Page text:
Background: Postural stability requires the integration of multisensory input information and translation into appropriate motor responses. Surprisingly, few previous studies have addressed the role of auditory input on postural stability in healthy subjects, and none has investigated this in Alzheimer's disease (AD).
Objective: To assess the influence of the visual and auditory systems on postural stability in patients with AD and healthy subjects.
Methods: Twenty-four patients with AD and healthy age-matched subjects were examined by kinematic postural analysis (inertia measurement units placed at the center of mass of the body) under four different conditions: stance with eyes open and eyes closed, with and without suppression of background noise (using ear defenders). The effects of visual and auditory influences were analyzed independently and in conjunction.
Results: In both groups, visual suppression had a negative impact on postural stability, while suppression of background noise, non-specifically and without spatial cues, significantly benefited postural stability. We also observed that in both groups, the positive effect of background noise suppression was insufficient to compensate for the negative effect of visual suppression, to which the patients were significantly more vulnerable.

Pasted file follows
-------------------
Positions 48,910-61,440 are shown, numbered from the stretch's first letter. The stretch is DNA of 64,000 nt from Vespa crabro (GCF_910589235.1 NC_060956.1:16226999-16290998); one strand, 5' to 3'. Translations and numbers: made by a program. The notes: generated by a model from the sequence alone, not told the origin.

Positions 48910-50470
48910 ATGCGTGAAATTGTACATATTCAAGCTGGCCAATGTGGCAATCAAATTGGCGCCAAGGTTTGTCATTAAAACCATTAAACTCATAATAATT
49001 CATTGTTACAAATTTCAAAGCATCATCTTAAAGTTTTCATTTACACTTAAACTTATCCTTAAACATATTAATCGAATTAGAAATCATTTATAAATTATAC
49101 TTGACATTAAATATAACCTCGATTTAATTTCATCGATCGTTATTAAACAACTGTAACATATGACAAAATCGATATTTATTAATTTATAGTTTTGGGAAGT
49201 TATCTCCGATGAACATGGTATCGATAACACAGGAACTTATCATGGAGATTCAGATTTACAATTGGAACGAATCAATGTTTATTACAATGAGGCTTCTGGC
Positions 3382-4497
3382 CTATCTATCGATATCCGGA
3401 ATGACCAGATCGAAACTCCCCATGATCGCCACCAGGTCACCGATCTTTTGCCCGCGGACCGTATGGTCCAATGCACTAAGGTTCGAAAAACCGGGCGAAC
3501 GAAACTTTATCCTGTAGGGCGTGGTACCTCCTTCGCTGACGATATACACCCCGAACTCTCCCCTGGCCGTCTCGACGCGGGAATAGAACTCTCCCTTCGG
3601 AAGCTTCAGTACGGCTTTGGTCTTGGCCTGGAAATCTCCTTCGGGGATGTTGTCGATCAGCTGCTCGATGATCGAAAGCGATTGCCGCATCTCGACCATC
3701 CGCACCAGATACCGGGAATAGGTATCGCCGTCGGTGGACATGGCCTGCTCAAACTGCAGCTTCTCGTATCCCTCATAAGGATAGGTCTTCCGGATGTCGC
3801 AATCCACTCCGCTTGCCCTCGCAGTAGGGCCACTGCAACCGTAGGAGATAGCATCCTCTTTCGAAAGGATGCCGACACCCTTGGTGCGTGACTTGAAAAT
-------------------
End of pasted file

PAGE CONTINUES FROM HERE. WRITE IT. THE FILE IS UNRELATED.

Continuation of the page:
Conclusions: Audition, albeit less significant than vision, also plays a role in the multi-sensorial dynamic control of postural stability by the central nervous system. In everyday life, audition is likely to be a relevant factor in postural stability. This is especially relevant in AD in which, even when the peripheral sensory system is intact, the central processing is impaired and sensory dependence is re-weighted.
Keywords: Alzheimer’s disease; auditory system; postural stability; visual system.